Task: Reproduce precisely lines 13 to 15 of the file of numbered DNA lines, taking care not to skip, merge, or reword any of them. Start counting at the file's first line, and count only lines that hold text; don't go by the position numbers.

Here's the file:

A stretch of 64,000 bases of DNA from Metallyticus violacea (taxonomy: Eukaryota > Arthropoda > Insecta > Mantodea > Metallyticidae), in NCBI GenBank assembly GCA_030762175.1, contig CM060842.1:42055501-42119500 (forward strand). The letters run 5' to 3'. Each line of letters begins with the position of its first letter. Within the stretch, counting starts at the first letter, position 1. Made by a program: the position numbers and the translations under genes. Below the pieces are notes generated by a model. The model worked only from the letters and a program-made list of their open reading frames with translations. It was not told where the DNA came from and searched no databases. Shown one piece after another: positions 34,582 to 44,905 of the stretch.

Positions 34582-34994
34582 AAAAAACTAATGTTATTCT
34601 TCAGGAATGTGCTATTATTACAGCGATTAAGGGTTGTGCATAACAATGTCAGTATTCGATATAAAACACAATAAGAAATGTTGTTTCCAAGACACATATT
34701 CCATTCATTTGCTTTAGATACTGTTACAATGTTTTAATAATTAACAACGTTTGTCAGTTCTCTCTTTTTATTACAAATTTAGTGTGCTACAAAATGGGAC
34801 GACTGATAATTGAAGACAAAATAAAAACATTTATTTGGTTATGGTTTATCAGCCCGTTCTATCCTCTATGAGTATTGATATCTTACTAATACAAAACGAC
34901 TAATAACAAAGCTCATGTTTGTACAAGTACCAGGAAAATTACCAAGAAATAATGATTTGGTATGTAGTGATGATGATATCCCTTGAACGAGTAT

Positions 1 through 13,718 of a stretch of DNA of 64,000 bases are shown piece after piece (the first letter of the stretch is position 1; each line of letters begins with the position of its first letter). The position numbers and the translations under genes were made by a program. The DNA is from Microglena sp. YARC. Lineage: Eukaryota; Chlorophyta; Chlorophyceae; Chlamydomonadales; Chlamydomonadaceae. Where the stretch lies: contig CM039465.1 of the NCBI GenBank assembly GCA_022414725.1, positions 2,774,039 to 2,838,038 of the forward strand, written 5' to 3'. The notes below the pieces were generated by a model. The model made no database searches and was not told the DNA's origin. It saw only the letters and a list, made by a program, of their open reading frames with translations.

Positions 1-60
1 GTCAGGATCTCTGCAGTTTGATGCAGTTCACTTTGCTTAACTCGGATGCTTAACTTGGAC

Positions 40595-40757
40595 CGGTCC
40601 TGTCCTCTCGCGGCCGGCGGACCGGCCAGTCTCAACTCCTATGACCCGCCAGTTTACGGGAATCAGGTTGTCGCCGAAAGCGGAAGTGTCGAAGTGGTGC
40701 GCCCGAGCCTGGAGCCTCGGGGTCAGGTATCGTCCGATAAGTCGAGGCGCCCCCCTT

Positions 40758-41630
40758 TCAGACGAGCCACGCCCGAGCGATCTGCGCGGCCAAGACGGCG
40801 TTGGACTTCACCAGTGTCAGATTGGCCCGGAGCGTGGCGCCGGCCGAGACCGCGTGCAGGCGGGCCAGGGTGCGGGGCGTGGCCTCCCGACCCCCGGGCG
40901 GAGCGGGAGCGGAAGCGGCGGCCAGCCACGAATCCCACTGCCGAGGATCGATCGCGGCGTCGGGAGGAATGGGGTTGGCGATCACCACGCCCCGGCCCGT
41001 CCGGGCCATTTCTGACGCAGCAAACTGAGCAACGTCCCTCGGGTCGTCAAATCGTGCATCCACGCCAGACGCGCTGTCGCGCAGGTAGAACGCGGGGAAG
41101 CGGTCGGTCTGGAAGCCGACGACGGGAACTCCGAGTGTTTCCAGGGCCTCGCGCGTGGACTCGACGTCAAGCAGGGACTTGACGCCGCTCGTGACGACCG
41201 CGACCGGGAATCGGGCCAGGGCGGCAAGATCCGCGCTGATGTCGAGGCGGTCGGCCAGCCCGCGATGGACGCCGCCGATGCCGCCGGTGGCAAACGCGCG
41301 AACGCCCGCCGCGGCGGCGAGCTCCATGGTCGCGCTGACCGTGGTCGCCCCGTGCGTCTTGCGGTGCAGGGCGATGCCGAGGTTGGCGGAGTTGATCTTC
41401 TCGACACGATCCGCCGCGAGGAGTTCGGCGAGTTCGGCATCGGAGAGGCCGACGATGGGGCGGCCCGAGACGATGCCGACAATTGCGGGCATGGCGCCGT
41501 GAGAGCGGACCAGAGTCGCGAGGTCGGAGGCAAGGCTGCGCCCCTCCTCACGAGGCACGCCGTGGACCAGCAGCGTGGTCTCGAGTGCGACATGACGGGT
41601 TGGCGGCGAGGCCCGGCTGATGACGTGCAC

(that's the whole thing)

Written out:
40601 TGTCCTCTCGCGGCCGGCGGACCGGCCAGTCTCAACTCCTATGACCCGCCAGTTTACGGGAATCAGGTTGTCGCCGAAAGCGGAAGTGTCGAAGTGGTGC
40701 GCCCGAGCCTGGAGCCTCGGGGTCAGGTATCGTCCGATAAGTCGAGGCGCCCCCCTT

Positions 40758-41630